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I actually recommend separating a broody hen and her chicks from the rest of the flock. That serves two purposes: it keeps the chicks safe from the older hens and rooster until they’re a bit bigger, and also keeps the older hens from eating all the chicks’ feed. Although a broody hen will usually protect her chicks from the others, I like to give her the chance to care for her babies instead of having to always be vigilant, so separating them works well for both these reasons. The best way to separate the new family is to put them in a small cage or dog crate right on the floor of your coop. That way the older hens get used to the chicks right from the start, making eventual integration very seamless, and the chicks are exposed to the various environmental bacteria and pathogens in small doses and start building up their immune systems.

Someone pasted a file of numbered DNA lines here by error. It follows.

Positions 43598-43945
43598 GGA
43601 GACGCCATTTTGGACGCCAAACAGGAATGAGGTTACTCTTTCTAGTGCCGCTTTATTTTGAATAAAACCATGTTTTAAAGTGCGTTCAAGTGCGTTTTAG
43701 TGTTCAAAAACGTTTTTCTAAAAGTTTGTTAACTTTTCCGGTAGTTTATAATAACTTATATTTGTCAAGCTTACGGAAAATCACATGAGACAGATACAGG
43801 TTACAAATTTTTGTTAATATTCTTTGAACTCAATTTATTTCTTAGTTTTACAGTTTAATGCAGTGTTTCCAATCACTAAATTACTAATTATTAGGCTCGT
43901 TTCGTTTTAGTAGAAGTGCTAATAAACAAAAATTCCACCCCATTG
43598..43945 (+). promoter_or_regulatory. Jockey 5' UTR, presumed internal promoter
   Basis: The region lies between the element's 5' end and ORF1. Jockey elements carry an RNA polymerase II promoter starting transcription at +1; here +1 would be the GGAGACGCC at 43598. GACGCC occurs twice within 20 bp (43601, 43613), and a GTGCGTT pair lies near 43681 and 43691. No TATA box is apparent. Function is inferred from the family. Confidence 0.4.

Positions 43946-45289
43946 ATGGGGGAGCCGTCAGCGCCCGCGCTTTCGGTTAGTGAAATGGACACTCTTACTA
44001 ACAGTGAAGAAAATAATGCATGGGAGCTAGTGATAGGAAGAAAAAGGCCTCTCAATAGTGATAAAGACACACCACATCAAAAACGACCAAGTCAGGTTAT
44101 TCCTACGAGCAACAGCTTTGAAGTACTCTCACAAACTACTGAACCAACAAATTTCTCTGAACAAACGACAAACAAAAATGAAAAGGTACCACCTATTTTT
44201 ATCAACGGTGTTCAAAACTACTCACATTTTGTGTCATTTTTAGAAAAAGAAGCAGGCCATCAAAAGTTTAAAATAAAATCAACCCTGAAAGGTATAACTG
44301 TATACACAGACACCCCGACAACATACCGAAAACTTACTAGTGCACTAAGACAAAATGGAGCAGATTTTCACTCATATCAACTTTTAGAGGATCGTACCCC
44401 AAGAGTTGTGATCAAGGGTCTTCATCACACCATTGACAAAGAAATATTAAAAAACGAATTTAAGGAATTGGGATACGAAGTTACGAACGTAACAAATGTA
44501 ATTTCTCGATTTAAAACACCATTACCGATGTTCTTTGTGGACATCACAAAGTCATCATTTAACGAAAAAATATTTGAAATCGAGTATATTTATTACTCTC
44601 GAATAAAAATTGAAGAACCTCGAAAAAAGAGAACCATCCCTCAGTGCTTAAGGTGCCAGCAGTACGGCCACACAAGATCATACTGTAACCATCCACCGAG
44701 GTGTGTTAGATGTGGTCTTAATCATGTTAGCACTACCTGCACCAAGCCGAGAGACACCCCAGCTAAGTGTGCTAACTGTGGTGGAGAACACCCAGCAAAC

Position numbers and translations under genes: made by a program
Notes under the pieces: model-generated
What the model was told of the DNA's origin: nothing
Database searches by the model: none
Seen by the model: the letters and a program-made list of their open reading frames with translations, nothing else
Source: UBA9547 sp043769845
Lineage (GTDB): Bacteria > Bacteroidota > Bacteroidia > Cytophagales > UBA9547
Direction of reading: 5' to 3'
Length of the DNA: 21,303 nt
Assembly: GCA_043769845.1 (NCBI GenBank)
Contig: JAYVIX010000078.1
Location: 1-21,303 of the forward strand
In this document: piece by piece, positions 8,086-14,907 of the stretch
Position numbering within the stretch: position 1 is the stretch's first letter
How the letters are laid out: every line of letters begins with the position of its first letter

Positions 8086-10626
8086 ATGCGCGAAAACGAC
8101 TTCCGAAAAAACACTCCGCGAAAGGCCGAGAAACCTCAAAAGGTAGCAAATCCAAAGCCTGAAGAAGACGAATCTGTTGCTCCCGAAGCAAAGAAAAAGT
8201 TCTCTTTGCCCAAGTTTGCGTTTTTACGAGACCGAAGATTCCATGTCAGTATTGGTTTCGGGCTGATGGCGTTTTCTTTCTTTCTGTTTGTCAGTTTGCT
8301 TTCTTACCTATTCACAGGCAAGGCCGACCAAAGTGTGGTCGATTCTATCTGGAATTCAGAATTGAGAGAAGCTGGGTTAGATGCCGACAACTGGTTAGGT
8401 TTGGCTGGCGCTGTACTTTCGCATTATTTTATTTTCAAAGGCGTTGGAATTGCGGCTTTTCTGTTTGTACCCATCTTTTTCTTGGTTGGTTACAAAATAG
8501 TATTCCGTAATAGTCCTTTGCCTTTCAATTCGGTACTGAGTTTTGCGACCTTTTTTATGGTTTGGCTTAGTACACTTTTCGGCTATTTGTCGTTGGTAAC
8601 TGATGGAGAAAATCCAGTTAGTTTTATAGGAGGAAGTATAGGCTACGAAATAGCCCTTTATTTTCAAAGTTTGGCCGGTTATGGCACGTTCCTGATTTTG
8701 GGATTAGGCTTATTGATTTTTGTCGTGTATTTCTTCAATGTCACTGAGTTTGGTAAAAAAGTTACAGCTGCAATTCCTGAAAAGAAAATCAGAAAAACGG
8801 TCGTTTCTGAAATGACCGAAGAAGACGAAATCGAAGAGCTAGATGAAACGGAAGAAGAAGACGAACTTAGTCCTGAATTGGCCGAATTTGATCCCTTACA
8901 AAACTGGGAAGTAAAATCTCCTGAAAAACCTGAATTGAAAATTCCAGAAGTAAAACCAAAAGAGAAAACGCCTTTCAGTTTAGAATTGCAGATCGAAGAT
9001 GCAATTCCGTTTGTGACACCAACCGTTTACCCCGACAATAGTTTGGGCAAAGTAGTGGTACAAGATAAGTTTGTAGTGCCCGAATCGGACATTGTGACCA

As for feed, the broody hen and the chicks can all eat chick feed. Layer feed has added calcium that can be harmful to the chicks and cause kidney problems later in life, so you don’t want to feed them layer feed. The added calcium is necessary for laying hens to make strong eggshells, but since a broody hen won’t start laying eggs again until her chicks are five weeks or older, she will be fine eating the chick feed (which has lower calcium levels) until the chicks are ready for grower feed at about eight weeks of age. Likely by that time, the mother hen will have abandoned her brood and will have returned to the flock, leaving the chicks on their own.

Lisa Steele

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Broody Hens

Can you make hens broody or is it something only nature can do?

Donald Landry

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Hi Donald,